• As a corollary to the previous point, with some starting values the convergence almost comes apart, especially where Start = 3. With larger values than this, the program generates “nan” values and terminates abnormally. This result is a part of the method; poor initial estimates can led successive iterations “off the track” and thus fail to converge. Thus it is necessary to know the range of eigenvalues before one actually determines them, which to a great extent defeats the purpose of the method.
• The method is better at finding eigenvalues than finding eigenvectors. The residuals of the vector (which include the eigenvector plus the eigenvalue) converge much more slowly than the error. Those runs that were not limited by the termination criterion of the eigenvalue ($|\Delta\lambda|<1.0\times10^{-6}$) showed a very slow convergence continue with the eigenvectors. For the eigenvectors, the convergence rate is reasonable.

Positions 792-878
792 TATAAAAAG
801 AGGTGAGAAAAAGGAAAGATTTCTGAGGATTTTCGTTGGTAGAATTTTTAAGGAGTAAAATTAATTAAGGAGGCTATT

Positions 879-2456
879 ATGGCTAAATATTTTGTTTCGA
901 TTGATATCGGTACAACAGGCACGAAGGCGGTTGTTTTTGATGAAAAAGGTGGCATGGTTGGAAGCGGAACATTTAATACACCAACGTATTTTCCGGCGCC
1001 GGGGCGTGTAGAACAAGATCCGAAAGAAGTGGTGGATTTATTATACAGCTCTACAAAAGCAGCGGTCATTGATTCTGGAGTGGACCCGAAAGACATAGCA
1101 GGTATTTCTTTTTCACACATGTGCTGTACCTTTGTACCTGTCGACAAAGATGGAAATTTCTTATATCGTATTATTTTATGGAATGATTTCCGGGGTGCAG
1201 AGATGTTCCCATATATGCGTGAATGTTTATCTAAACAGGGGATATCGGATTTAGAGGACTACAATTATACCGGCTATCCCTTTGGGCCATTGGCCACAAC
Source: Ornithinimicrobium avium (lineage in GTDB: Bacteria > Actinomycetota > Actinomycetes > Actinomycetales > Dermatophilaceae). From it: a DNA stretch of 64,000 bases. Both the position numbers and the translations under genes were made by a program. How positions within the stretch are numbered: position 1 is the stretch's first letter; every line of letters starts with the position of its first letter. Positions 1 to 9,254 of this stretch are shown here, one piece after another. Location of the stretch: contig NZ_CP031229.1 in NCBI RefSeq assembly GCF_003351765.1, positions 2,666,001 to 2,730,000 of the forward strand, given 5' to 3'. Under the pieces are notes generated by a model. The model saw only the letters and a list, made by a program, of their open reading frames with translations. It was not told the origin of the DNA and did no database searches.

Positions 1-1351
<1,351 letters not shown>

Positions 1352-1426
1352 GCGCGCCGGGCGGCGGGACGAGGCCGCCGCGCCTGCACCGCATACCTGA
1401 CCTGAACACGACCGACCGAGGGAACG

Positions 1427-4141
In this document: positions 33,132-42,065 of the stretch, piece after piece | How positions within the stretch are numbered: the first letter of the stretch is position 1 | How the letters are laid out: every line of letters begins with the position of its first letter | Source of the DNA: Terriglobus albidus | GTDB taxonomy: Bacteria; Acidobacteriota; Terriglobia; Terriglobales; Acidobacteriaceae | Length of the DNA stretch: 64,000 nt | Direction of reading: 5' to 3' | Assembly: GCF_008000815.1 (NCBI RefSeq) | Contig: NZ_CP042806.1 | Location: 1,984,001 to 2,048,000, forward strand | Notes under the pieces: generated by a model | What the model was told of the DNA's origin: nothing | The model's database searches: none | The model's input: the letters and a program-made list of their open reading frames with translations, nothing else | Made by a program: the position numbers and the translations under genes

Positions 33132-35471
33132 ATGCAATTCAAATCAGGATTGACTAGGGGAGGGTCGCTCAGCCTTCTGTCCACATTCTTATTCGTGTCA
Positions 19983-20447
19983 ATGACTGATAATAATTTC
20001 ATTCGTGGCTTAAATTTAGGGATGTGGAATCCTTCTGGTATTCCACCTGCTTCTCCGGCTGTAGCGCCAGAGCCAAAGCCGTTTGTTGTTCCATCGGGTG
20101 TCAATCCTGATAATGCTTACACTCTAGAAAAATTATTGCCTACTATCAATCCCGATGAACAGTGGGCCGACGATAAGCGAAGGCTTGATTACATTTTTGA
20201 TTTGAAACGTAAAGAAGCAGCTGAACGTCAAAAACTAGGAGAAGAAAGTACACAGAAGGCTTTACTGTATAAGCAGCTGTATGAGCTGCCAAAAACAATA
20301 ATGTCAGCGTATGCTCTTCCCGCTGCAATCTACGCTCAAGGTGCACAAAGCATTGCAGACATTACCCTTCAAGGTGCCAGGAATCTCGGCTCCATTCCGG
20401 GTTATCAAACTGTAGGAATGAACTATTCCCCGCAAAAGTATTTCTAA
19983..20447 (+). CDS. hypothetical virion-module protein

The general impression of this method, therefore, is that under proper circumstances it is capable of producing eigenvalues and (to a lesser extent) eigenvectors, but that it is necessary to a) have some idea of the values of the eigenvectors going in and b) be prepared for the method to collapse with the wrong initial guesses. One possible application (given the convergence limitations discussed above) is to use it in conjunction with, say, the Householder-Givens Method to determine the eigenvectors, which do not come out as a result of this method. The known eigenvalues give excellent starting values.

These results are confirmed when we expand the matrix to 10$\times$10.